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10 Common Plants You Didn’t Know Were Toxic

Evan Ritter . . . Comments

Throughout time, plants have provided us with many things: Food, shelter, warmth, fuel, medicine, clothes, textile, entertainment and a love of nature. With many of the species of plants around today, toxicity is an important aspect that must be addressed – especially when the toxicity involves a plant you are already quite familiar with. I am proud to present to you a list addressing some common plants that also have a hint or two of toxicity. A list of the 10 Common Plants You Didn’t Know Were Toxic.


Euphorbia pulcherrima

Poinsettia3 1

Toxic Principle: Diterpene esters in latex

To start off, we have perhaps one of the most well-known ornamental plants, the poinsettia. Euphorbia pulcherrima is a plant native to the tropical, deciduous forests of Mexico, but has long been used as a symbol of Christmas. As you might have guessed, this is due to its distinctive red and green leaf combinations, although poinsettias can be cultivated to have a wide range of colors, from blue to pink.

It is a wide misconception that poinsettias are incredibly poisonous. This is not true. This, presumably, comes from the fact that most other plants in the Euphorbia genus are highly toxic. While ingestion can cause vomiting and diarrhea, exposure can cause temporary skin eczema AND contact with the eyes can cause temporary blindness, this is not always the case. POISINDEX, a major resource for poison control centers, says that it would take 500 brachts of the plant to cause poison to a 50 pound (22.68kg) child. Thus, our first entry on the list.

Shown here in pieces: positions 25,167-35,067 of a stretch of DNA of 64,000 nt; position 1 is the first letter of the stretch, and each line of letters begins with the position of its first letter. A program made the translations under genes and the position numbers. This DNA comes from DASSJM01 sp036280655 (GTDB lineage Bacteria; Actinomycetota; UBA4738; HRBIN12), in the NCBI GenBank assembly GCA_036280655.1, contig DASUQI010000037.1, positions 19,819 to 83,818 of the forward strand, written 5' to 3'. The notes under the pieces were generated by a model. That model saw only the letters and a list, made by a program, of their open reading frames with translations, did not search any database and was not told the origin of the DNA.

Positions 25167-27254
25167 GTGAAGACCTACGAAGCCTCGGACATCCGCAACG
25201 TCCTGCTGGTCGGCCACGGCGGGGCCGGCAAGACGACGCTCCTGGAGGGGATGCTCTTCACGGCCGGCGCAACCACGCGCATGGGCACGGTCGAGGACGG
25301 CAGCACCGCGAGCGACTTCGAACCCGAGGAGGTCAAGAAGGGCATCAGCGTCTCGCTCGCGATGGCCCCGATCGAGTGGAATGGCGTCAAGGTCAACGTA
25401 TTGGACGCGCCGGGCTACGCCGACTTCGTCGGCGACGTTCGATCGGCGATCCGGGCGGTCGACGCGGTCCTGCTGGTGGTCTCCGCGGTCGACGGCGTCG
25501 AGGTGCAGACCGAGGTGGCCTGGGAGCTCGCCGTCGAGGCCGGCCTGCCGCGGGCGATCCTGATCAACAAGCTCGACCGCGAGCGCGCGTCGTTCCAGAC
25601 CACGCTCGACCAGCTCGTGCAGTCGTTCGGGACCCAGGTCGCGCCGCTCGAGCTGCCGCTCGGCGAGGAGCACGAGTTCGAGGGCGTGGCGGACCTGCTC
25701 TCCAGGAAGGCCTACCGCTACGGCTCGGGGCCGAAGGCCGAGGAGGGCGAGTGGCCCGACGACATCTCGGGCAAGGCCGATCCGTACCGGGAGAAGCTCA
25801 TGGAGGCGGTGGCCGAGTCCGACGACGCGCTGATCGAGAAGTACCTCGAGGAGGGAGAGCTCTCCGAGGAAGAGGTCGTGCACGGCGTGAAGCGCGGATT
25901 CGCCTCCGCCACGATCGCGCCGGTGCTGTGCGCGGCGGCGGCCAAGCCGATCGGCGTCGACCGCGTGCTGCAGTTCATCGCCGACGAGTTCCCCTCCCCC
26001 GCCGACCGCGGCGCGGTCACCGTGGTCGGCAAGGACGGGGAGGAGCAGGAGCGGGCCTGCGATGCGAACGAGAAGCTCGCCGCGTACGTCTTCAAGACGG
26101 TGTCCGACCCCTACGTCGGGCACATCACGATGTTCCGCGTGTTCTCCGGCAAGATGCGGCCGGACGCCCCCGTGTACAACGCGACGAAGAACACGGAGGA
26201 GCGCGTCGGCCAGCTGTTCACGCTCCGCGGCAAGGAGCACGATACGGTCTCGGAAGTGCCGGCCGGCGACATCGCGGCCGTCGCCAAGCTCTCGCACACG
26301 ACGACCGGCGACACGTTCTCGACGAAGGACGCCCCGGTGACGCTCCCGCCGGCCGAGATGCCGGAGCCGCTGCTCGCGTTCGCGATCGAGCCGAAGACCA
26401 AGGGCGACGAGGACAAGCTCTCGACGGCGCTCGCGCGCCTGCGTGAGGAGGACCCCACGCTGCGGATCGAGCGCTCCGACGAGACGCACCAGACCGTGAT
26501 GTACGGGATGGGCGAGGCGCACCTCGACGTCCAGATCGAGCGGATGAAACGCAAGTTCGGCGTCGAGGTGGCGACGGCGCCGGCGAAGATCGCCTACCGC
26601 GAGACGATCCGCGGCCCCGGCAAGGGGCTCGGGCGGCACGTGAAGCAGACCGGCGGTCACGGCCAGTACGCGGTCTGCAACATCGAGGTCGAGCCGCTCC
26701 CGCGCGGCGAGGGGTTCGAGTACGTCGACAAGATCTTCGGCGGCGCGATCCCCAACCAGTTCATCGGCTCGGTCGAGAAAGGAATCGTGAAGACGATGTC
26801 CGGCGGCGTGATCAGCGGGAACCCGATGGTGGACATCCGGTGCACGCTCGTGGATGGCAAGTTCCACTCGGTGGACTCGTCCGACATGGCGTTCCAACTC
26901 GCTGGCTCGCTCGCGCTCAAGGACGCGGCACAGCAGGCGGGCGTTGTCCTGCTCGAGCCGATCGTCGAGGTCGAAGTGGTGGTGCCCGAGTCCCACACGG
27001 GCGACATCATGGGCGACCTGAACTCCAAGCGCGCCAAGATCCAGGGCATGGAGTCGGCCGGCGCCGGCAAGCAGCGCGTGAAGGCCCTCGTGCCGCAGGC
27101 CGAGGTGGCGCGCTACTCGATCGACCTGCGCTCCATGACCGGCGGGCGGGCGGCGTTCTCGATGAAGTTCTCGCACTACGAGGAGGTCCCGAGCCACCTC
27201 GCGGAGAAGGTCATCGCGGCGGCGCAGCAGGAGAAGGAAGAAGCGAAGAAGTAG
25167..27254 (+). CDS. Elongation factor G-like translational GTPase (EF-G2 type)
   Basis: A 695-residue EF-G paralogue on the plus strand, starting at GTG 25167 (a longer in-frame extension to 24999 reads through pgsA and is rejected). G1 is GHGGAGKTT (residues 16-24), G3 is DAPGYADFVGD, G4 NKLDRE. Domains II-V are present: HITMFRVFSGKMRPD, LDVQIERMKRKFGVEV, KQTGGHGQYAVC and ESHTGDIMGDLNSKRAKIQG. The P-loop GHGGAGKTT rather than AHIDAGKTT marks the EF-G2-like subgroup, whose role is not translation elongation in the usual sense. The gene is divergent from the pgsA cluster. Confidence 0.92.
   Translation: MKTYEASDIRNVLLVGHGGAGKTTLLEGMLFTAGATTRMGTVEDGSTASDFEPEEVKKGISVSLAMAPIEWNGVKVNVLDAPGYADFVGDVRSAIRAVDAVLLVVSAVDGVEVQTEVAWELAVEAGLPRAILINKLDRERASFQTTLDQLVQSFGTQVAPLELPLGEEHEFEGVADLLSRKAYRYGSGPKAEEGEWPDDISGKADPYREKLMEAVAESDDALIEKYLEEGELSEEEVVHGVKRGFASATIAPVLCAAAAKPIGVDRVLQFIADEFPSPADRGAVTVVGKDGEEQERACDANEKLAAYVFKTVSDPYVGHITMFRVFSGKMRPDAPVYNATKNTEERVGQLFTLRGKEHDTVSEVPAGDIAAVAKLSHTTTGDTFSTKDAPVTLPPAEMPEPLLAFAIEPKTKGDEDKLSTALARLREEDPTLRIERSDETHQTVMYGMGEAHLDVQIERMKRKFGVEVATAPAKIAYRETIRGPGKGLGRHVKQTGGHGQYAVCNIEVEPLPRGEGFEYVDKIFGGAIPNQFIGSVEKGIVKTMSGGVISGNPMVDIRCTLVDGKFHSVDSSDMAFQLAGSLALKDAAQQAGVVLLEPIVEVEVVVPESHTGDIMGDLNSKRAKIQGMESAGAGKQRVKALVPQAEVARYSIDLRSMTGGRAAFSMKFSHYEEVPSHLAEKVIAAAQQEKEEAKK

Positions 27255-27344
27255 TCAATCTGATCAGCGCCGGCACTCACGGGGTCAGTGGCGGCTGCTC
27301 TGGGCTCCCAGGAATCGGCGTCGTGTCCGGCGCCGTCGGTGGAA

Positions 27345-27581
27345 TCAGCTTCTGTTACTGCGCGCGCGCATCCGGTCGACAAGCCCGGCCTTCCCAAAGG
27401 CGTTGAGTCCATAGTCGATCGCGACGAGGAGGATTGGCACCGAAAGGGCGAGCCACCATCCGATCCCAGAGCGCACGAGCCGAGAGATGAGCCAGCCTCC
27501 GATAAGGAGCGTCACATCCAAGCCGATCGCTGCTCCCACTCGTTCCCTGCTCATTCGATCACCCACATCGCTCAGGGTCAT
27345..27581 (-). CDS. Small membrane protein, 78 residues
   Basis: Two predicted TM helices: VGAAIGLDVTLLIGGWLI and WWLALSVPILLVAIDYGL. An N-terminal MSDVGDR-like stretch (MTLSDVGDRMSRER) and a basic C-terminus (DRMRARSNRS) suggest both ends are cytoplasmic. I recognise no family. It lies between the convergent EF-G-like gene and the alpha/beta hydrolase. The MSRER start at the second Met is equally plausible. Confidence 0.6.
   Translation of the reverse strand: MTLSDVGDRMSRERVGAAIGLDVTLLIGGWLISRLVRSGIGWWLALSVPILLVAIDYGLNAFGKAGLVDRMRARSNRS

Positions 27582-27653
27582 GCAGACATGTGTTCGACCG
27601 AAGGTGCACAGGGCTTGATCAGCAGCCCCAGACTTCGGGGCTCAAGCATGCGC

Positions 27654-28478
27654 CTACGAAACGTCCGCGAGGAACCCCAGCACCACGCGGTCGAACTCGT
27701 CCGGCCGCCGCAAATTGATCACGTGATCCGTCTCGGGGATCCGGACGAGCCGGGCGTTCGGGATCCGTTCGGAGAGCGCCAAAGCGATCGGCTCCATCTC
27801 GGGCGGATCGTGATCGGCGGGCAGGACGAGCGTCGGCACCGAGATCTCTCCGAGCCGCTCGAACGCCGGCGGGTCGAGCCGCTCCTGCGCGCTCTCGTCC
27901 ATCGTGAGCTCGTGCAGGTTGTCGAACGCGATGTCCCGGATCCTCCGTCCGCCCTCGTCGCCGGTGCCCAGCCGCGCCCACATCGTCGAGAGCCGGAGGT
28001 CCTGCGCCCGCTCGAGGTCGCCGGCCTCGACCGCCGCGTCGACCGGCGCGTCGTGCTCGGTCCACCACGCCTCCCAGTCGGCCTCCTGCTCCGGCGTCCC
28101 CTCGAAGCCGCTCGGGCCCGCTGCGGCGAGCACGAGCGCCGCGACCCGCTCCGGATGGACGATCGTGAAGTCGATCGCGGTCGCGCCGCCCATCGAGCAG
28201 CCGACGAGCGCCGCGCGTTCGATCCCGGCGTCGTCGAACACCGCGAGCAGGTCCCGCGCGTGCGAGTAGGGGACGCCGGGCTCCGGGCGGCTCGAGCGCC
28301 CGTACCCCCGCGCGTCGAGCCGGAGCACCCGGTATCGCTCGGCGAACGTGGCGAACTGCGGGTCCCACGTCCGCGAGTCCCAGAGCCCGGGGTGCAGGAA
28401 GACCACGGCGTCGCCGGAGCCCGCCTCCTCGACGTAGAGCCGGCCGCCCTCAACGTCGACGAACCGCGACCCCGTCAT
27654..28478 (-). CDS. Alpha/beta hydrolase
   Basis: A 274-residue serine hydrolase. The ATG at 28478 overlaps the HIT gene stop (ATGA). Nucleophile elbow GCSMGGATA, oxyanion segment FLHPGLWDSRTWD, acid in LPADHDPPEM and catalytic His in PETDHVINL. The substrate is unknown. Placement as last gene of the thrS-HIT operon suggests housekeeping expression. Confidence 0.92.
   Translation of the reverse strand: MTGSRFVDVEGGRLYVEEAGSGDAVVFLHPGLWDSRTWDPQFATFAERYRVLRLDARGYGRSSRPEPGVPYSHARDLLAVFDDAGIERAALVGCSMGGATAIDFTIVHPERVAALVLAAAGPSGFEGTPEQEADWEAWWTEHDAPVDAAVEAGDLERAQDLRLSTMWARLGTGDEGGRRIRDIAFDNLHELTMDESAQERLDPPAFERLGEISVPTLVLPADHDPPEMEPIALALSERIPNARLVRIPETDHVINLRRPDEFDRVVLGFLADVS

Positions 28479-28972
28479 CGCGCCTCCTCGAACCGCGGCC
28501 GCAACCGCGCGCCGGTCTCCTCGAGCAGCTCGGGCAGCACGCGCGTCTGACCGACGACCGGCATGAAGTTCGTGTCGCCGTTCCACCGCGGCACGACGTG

English Ivy
Hedera helix


Toxic Principles: Triterpenoid saponins and polyacetylene compounds

English Ivy is an extremely common plant, and is labeled as an invasive species in the United States. Its sale and distribution is even prohibited in the state of Oregon. This is due to its ability to create “ivy deserts” across landscapes. Hedera helix is even known to climb to the top of trees, causing them to topple. Though hard to control, it is often used by gardeners as an edge plant, or in the home as an intriguing house plant.

Young children are often victim to this plant’s poison, most likely due to its curious demeanor. Ingestion can cause delirium, stupor, convulsions, hallucinations and fever, and contact with its leaves can cause skin irritation, itching, rash and blisters. Kind of makes you wonder why it isn’t illegal where you are, doesn’t it?


Easter Lily
Lilium longiflorum


Toxic Principle: Lycorine alkaloids

Easter lilies are a very common species in the Liliaceae family. Although native to the Ryukyu Islands of Japan and Taiwan, this lily is found in gardens all across the globe. Growing up to one meter (3.28 ft) in height, and bearing a number of trumpet shaped, white, fragrant and outward facing flowers, it is a keepsake to the art of gardening.